1. Ditch traditional scrubbing sponges and dish brushes, which are major sources of plastic waste. Sponges made from cellulose, hemp, cotton fiber, and even walnuts are compostable or biodegradable. These copper scouring pads are recyclable. Look for plastic-free dish brushes made with sustainably harvested wood and natural fiber bristles.

2. Use greener cleaning solutions. Standard cleaning products contain chemicals that can contaminate our home environments and contribute to air, water, and soil pollution. Luckily, it’s possible to clean just about anything in your kitchen, and indeed your whole home, using non-toxic methods. Check out my post, How the Heck Do I Clean That?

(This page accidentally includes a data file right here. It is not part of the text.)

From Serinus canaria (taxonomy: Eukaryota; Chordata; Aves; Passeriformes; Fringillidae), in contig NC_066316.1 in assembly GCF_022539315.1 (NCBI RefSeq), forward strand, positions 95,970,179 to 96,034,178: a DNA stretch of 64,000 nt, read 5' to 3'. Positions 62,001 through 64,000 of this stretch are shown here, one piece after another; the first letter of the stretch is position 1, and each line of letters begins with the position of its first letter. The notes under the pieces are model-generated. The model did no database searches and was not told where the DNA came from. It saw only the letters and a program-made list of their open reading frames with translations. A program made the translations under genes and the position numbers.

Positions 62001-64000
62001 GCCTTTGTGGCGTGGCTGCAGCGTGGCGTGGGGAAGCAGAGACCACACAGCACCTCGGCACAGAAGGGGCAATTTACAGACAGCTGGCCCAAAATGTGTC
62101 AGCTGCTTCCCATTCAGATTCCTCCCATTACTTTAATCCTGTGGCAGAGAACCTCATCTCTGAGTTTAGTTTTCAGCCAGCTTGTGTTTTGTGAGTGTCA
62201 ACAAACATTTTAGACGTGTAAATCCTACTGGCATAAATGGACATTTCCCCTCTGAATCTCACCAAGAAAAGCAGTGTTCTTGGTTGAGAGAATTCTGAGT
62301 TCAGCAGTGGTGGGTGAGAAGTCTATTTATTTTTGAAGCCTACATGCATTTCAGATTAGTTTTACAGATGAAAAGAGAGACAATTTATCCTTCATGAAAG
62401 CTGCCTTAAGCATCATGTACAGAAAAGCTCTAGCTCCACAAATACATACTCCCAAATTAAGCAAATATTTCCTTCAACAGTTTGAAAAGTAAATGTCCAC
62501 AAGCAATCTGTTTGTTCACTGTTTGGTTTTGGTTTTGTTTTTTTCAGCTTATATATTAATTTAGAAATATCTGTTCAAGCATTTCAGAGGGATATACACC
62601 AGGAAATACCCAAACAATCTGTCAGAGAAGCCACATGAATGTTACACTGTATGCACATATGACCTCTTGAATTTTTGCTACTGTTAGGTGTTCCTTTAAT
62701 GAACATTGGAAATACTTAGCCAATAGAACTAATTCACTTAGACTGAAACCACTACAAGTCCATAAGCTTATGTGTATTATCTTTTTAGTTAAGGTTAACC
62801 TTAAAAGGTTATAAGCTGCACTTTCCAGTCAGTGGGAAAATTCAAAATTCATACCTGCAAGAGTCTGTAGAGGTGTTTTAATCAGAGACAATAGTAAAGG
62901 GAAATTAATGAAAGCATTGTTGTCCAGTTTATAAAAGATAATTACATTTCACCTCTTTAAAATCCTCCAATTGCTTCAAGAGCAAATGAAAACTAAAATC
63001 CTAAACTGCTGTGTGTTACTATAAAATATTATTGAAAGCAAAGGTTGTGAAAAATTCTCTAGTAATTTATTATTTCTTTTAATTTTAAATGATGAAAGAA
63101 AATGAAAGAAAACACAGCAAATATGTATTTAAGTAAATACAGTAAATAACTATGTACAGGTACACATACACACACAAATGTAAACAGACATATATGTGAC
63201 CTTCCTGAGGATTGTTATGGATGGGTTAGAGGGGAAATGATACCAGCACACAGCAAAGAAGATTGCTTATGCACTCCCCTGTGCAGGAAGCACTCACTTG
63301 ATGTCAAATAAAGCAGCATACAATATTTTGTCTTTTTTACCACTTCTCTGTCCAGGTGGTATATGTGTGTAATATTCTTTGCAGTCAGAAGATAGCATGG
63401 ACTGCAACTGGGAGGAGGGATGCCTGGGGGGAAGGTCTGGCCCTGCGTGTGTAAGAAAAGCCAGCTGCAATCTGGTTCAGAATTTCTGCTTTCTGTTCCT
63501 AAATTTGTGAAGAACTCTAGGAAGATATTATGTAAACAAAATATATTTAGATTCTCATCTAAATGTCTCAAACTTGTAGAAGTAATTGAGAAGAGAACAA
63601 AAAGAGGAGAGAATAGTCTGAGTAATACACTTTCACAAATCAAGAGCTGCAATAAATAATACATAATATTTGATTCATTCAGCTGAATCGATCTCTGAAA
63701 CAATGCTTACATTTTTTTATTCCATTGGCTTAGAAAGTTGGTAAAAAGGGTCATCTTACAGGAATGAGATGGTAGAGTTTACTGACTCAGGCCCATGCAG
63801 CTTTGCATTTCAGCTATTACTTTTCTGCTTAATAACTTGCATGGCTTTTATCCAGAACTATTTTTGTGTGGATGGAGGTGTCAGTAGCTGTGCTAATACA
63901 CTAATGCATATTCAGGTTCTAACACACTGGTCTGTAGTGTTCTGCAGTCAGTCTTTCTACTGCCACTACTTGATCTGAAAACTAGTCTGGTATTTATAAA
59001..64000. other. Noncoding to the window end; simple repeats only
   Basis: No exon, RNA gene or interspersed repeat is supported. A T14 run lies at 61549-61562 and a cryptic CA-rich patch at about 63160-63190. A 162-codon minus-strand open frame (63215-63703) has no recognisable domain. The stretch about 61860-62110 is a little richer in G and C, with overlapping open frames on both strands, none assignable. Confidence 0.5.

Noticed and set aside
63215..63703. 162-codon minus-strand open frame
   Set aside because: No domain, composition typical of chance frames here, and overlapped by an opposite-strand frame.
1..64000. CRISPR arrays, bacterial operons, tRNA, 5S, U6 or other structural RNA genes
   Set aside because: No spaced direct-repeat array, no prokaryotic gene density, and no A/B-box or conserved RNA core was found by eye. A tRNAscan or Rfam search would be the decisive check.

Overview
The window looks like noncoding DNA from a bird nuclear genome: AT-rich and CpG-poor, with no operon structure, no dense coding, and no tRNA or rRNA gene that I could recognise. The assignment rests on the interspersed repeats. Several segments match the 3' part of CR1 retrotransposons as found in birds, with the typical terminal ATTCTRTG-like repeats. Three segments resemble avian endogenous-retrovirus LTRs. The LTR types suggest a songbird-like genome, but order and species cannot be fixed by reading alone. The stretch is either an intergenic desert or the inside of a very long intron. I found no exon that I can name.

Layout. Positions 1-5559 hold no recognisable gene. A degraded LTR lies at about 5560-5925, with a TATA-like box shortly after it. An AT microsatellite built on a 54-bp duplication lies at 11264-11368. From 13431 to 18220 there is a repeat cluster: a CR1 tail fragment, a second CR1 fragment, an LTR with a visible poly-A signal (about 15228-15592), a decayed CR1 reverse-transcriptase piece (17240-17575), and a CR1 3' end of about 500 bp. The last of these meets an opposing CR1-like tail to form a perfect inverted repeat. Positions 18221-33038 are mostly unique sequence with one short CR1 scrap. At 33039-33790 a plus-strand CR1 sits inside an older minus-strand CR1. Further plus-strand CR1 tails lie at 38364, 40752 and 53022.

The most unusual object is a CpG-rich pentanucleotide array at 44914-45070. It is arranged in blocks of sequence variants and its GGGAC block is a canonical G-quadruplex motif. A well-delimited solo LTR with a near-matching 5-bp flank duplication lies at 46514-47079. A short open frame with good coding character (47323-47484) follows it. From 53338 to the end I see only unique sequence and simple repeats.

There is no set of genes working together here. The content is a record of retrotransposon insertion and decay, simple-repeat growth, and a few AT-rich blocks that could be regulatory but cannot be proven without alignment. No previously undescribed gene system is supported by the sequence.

3. Cut back on paper towels. Kitchen towels and cloth napkins are all you need, but check out these super cool paperless paper towels, aka “untowels.” For extra eco-friendly points, look for ones made from organic cotton or recycled materials.
Two Ways to Save Water
Reduce the amount of water that goes down the drain with these tips.

1. Use your dishwasher. The dishwasher uses less water than handwashing, provided you run full loads. Scrape plates instead of rinsing them for added savings.

2. Install an aerator on your kitchen faucet. Aerators reduce flow and backsplash while actually increasing water pressure. They’re simple to install and cost just a few dollars. If your faucet isn’t compatible, at least try to avoid running your water at full blast all the time.